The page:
Monday, October 26, 2009

Who Is Middle Class ?

Monie says that 75% of Blacks are middle class - but what is middle class?
Would a family like the Paynes be considered middle class?
A fireman with a stay-at-home wife and one son - is this middle class?

What about an entertainer and his ATT VP wife?
Are they middle class?

What about a doctor married to a lawyer with five children?
Bourgeoisie is a term used to describe the middle class - but which family is Bourgie?
Really? Seventy-five percent of Blacks live lives similar to these fictitious examples?
I think you meant that 75% of Blacks are above the poverty line (about $24,000).
The national average income for Black families is about $33,500 while the average income for whites is closer to $55,000.
Is there a different measure of what is is to be a middle class Black and what it is to be middle class?


Anonymous said...

Very interesting post - I've never really looked at this statistic in this light, but I think that you make a good point.

Is there a different measure of what is to be a middle class Black and what it is to be middle class? I guess so - probably it all depends on what the person is trying to say/prove.

I think that this happens all the time, you can find polls and statistics that will prove just about anything you want, but it doesn't mean it is an accurate reflection of reality.

anyways, thanks for the provocative post.

Mr. Noface said...

The Payne would definitely be considered working class, while the Mack and Cosby Families would be considered upper middle to upper class (where as the income of those families would be 100k a year or above).

I always thought of middle class as making 50k a year or more, so I would agree with your statement that most blacks are merely above the poverty line and are working class.

FreeMan said...

Well if 75% is above the poverty line then the way it's portrayed on TV is a damn crime! I actually put the Paynes as middle class and Cosby and Mack at upper. Since the Paynes can have the mother stay home then it's a sign of enough money being made and I believe that's above working class.

75% huh WOW they are doing a hell of a job with the Black Smear campaign!

uglyblackjohn said...

@ All - If you read the article linked you could see that there is more than money involved when determining one's "Class".
Michelle and Barak are upper-middle while Sasha and Malika(?) will be upper.

Jay-Z and Bey didn't make the "Elite" list but Bob Johnson and Oprah did.

I think the determination of "class" has more to do with perspective.
Poor people think 'working class' is rich (Bourgie) while rich people think 'working class' is poor (still Bourgie).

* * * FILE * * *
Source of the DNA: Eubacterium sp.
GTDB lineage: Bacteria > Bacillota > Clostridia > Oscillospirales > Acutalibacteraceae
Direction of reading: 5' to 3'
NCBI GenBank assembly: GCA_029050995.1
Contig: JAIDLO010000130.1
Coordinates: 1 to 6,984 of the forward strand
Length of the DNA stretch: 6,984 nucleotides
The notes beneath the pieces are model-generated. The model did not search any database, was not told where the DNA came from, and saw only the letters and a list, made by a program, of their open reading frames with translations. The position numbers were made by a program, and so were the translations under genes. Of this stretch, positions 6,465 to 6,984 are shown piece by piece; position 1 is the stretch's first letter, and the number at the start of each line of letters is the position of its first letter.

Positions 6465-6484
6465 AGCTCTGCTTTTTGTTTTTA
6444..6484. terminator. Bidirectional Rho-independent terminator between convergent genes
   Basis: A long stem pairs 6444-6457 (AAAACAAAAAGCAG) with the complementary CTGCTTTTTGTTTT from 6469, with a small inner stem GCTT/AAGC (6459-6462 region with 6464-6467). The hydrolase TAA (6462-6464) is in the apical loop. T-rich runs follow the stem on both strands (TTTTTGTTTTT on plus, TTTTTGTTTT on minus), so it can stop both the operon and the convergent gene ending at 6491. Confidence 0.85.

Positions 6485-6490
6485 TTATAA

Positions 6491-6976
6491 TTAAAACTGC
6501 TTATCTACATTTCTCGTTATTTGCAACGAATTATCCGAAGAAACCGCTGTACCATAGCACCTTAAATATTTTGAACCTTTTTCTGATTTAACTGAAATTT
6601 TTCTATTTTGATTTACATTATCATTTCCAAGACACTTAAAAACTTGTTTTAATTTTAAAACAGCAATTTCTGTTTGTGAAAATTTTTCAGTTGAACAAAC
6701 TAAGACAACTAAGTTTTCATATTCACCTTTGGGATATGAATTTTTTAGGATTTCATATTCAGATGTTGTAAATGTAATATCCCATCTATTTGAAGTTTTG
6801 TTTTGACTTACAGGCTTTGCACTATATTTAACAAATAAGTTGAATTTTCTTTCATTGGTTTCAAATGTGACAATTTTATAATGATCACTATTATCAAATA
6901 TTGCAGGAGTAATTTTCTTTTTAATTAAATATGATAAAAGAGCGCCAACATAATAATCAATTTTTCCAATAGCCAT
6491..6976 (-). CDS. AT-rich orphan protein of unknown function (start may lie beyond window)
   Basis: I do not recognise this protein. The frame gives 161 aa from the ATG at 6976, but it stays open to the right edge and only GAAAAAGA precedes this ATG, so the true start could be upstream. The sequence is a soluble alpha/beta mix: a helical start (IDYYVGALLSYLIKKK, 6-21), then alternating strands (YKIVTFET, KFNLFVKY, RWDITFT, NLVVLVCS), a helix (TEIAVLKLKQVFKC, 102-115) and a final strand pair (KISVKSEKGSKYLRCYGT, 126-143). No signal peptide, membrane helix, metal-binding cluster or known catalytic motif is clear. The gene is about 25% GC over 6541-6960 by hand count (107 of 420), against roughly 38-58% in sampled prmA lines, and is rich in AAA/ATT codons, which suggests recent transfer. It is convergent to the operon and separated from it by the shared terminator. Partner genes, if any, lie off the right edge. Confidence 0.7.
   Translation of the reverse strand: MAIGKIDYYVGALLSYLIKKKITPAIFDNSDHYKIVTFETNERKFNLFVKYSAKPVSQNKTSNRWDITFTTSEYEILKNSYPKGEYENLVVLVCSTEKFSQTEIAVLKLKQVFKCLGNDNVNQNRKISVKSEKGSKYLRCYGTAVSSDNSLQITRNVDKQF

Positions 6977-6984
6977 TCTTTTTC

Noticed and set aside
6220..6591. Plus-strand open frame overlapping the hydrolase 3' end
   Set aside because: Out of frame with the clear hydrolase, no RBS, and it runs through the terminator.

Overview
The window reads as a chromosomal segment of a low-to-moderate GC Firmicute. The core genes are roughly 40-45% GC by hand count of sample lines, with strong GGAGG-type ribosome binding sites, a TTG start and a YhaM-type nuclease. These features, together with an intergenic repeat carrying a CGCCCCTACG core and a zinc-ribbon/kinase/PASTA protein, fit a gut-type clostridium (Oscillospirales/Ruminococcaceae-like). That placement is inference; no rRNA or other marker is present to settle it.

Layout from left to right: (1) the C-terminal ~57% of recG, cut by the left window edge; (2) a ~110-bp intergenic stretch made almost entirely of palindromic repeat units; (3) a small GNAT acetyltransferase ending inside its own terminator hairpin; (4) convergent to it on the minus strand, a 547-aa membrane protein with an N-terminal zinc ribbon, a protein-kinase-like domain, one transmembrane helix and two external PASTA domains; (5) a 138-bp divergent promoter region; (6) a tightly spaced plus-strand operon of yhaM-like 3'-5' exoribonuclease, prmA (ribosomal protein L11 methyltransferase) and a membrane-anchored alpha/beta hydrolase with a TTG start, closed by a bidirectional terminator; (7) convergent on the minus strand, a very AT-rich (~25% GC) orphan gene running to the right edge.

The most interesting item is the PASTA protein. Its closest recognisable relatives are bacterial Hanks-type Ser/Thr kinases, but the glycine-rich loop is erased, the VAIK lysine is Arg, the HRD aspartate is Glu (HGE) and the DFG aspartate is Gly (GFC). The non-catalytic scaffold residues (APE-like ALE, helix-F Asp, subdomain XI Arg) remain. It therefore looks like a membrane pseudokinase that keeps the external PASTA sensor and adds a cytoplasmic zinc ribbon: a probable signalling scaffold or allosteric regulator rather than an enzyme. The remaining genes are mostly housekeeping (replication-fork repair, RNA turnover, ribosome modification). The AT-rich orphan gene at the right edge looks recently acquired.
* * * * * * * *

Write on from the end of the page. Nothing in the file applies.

The 100k threshold alone isn't enough.
There has to be a matching culture to support the next generation.
There has to be a better measurement besides money alone.

Monie said...


Well there are a lot of things at play here. First if we measure by income then that can be problematic since a person living in a less expensive region may have a relatively low salary but may be able to live a comfortably middle-class life.

Second, in the past in the African American community other measures have been used to classify one as middle-class such as education rather than just salary.

My real point on the other post was simply that we have come an extraordinarily long way as a group since the end of slavery.

And that although we have made astounding gains most of the focus is always what's wrong with us.

Why is that? Well that's America's view. America has always over-looked the good and highlighted the bad with in our communities.

Now though it appears that many African Americans have taken to ignoring the strides we make in favor of looking at the negatives.

I just hope that we will begin to see the good in us and about us more.

uglyblackjohn said...

@ Monie - Yep, I agree.

brohammas said...

You are right that money does not determine class.
A Stanford study stated that the real determiner of middle class is stability. By that determination, my youth, while very close to the poverty line financially, was solidly middle class as I stayed in the same house, with both parents, who worked reliable government jobs (teachers).
Many who may have made more cash, but moved a lot, had split family, and less consistentcy in life, will be more closely aligned with a culture of poverty.
Now this would make all the families you mentioned middle class, but would statisticly speaking move many black families out of that realm.